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The History of the Office on Violence Against Women

Congress passed VAWA in 1994 in recognition of the severity of crimes associated with domestic violence, sexual assault, and stalking. Created in 1995, the Office on Violence Against Women (OVW) administers financial and technical assistance to communities across the country that are developing programs, policies, and practices aimed at ending domestic violence, dating violence, sexual assault, and stalking. Congress reauthorized VAWA in 2005, 2013, and 2022.

OVW administers both formula-based and discretionary grant programs, established under VAWA and subsequent legislation. The four formula programs are STOP (Services, Training, Officers, Prosecutors), SASP (Sexual Assault Services Program), State Coalitions, and Tribal Coalitions. The discretionary programs work to support survivors and hold offenders accountable through promoting a coordinated community response. 

We award funding to local, state, and Tribal governments, courts, non-profit organizations, community-based organizations, secondary schools, institutions of higher education, and state and Tribal coalitions. OVW grants help develop effective responses to violence against women through activities that include direct services, crisis intervention, transitional housing, legal assistance to survivors, court improvement, and training for law enforcement and courts.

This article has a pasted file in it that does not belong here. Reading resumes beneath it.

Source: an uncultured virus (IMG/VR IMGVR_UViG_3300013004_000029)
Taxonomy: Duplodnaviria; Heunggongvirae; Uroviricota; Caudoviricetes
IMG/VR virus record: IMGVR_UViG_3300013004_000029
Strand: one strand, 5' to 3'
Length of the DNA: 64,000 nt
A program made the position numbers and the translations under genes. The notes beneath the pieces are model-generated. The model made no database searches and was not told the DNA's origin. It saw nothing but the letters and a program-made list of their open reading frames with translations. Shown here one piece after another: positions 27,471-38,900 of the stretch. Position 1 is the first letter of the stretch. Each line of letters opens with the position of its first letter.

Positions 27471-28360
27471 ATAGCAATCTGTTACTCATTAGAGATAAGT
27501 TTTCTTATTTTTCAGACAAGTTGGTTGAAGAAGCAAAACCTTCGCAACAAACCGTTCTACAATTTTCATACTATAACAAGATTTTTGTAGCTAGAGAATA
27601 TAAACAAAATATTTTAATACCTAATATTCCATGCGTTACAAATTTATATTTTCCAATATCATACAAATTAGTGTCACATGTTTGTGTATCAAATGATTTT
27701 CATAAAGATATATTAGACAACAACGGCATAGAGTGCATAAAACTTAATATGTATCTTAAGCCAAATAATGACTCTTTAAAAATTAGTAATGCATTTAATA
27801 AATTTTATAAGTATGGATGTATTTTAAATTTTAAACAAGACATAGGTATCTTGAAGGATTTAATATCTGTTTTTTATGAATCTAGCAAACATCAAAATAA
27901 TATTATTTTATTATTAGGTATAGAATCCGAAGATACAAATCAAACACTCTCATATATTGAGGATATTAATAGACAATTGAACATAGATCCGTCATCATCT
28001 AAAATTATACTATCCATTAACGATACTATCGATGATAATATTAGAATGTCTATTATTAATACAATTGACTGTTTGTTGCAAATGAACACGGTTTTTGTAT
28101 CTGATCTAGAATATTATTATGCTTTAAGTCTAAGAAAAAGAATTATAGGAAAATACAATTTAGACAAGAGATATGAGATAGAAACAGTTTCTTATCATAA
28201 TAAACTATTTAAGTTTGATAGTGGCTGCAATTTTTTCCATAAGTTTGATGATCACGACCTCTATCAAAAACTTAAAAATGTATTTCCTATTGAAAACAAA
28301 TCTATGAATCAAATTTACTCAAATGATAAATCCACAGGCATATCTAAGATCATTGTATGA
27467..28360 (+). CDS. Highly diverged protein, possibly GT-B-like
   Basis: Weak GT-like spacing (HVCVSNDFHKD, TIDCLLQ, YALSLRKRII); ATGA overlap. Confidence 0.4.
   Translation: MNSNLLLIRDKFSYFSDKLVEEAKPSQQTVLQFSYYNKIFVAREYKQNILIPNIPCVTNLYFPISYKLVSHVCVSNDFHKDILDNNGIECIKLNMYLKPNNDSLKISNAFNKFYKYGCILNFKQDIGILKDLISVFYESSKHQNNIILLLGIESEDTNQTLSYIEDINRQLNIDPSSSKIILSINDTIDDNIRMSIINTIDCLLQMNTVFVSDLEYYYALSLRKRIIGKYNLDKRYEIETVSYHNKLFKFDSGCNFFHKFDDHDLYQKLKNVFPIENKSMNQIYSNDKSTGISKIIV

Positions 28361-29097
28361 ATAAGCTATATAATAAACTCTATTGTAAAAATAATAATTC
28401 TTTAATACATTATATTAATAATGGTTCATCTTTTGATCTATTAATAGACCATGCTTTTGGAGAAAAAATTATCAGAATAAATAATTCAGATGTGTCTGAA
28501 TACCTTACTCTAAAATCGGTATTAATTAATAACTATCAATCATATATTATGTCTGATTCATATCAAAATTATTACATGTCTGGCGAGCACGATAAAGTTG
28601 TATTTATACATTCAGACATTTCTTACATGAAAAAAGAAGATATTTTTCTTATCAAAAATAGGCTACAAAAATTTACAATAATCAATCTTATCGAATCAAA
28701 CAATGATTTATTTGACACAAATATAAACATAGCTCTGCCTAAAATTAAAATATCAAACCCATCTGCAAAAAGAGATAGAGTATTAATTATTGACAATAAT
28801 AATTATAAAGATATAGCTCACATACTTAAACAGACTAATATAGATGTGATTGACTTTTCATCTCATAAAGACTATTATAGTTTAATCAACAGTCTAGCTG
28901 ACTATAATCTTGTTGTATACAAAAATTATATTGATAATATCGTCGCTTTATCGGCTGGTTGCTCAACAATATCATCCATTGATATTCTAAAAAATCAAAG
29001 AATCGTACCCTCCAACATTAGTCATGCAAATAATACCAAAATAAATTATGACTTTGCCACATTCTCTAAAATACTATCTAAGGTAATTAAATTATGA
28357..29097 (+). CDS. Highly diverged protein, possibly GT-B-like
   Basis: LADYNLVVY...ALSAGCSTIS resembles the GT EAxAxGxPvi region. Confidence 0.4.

Since inception, we awarded more than $10.5 billion in grants and cooperative agreement and launched a multifaceted approach to implementing VAWA. By forging state, local, and Tribal partnerships among police, prosecutors, judges, victim advocates, health care providers, faith leaders, and others, OVW grant programs help provide victims with the protection and services they need to pursue safe and healthy lives, while simultaneously enabling communities to hold offenders accountable for their violence.

OVW's organizational chart

Download the facts about OVW

Updated March 21, 2024